When news happens, text AND and your photos or videos to 80360. Or contact us by email and phone.
Offshore operators meet after crash
A diver works on the wreckage of the Super Puma L2 helicopter which went down about two miles west of Sumburgh airport on Shetland
An emergency meeting of key offshore operators is being held to discuss contingency plans following a fatal helicopter crash in the North Sea.
Super Puma flights to and from UK offshore installations were suspended in the wake of Friday's crash in which four people were killed.
The helicopters account for about half of the available seats used to transfer platform workers to and from the UK offshore installations.
The meeting of operators and major contractors is expected to look into the use of alternative helicopters, how to make better use of available flights and the possibility of transferring workers by boat to ensure offshore production is not affected.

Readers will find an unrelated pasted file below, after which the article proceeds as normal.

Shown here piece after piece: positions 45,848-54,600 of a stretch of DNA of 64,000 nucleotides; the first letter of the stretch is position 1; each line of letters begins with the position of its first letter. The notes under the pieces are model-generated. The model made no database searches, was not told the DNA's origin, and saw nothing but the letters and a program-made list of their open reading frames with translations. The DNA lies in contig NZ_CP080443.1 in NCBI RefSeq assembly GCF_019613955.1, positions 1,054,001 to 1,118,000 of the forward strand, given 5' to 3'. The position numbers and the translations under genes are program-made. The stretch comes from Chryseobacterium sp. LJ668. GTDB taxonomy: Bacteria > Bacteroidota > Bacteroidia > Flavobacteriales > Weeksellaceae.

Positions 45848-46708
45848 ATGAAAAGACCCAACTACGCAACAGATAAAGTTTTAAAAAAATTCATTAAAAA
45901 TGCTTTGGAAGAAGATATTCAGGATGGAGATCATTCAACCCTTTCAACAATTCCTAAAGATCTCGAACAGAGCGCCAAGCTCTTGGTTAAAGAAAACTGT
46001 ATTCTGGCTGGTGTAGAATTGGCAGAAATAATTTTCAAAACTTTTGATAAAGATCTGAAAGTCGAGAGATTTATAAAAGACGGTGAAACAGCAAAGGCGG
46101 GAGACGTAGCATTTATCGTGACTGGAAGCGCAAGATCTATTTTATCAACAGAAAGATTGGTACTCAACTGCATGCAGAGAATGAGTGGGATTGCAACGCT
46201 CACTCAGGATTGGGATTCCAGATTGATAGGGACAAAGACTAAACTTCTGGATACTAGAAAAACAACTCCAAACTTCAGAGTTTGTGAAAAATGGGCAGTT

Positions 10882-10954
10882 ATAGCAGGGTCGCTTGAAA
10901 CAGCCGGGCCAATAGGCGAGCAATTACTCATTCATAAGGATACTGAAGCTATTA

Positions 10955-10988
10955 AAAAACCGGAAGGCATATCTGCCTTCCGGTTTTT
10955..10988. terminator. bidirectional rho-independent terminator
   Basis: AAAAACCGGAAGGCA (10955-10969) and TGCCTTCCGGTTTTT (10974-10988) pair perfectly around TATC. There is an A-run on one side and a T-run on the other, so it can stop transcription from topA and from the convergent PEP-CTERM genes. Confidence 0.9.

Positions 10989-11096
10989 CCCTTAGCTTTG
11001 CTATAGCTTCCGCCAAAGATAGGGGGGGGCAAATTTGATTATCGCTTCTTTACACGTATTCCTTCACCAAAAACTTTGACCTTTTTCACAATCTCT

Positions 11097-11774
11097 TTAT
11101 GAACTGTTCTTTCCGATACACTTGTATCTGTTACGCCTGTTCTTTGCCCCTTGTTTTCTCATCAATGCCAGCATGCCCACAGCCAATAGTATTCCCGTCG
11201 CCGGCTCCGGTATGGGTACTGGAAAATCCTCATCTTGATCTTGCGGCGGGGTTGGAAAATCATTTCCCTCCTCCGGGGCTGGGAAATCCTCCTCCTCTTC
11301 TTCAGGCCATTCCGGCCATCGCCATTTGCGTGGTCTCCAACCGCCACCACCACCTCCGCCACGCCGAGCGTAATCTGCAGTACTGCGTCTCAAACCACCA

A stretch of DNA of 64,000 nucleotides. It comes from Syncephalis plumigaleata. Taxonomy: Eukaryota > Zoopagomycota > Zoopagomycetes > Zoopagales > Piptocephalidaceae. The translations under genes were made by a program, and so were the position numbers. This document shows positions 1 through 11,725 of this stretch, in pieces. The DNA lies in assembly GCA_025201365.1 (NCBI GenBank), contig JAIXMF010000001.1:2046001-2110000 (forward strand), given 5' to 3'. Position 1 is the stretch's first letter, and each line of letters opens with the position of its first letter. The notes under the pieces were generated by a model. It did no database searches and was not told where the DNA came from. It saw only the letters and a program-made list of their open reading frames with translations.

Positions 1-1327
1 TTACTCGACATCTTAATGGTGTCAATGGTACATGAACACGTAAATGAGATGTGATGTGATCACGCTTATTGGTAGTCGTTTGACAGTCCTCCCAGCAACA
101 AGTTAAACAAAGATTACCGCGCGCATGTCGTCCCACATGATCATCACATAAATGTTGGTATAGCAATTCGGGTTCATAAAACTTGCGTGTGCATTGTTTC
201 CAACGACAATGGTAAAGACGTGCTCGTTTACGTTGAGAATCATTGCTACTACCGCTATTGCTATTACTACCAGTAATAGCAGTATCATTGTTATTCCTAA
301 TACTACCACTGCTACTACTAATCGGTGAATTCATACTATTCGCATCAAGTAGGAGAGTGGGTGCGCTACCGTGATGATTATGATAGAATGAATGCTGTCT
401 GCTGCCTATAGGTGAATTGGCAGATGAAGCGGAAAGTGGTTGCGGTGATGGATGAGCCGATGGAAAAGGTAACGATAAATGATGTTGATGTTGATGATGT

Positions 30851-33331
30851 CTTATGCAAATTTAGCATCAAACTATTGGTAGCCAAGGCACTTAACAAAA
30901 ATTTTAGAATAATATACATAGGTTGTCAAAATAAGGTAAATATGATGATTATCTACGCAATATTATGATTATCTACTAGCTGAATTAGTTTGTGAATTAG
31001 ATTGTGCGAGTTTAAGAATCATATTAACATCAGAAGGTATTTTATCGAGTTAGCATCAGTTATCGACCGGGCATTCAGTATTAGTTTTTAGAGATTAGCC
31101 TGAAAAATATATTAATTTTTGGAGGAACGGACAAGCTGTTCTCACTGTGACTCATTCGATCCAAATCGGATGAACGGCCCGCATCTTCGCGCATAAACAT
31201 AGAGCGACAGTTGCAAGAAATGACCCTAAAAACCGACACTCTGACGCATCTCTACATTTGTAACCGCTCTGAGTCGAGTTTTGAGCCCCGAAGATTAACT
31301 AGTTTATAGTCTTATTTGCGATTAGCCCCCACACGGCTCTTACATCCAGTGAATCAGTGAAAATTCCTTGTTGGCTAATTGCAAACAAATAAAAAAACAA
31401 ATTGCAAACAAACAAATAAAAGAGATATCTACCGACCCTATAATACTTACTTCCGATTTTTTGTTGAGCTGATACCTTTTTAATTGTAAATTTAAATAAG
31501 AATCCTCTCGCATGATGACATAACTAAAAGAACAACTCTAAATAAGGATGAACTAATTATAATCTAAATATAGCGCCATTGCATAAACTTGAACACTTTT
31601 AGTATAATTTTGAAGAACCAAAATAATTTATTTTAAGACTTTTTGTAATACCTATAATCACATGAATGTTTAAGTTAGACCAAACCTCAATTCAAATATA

Hundreds of workers are flown to and from oil platforms every day and there are concerns that the grounding of the Super Puma will cause a backlog of workers waiting to go on and offshore.
Aircraft operators are involved in the talks.
Organised by industry body Oil and Gas UK, the meeting is being held in Aberdeen hours after the bodies of three of the oil workers were brought back to the city's harbour. It is understood the fourth body will arrive on Tuesday.
The Super Puma was carrying 16 passengers and two crew from the Borgsten Dolphin platform when it crashed into the sea off Shetland on Friday evening, killing three men and one woman. Rescuers recovered three bodies in the aftermath of the incident and the fourth was removed from the wreckage on Sunday.
The victims were named as Duncan Munro, 46, from Bishop Auckland, County Durham; George Allison, 57, from Winchester, Hampshire; Sarah Darnley, 45, from Elgin, Moray; and 59-year-old Gary McCrossan, from Inverness.
It is not yet known what caused the CHC-operated helicopter to crash into the sea as it approached Sumburgh airport on the southern tip of the main island. The wreckage is expected to be transported to shore later for examination by a team from the Air Accidents Investigation Branch (AAIB).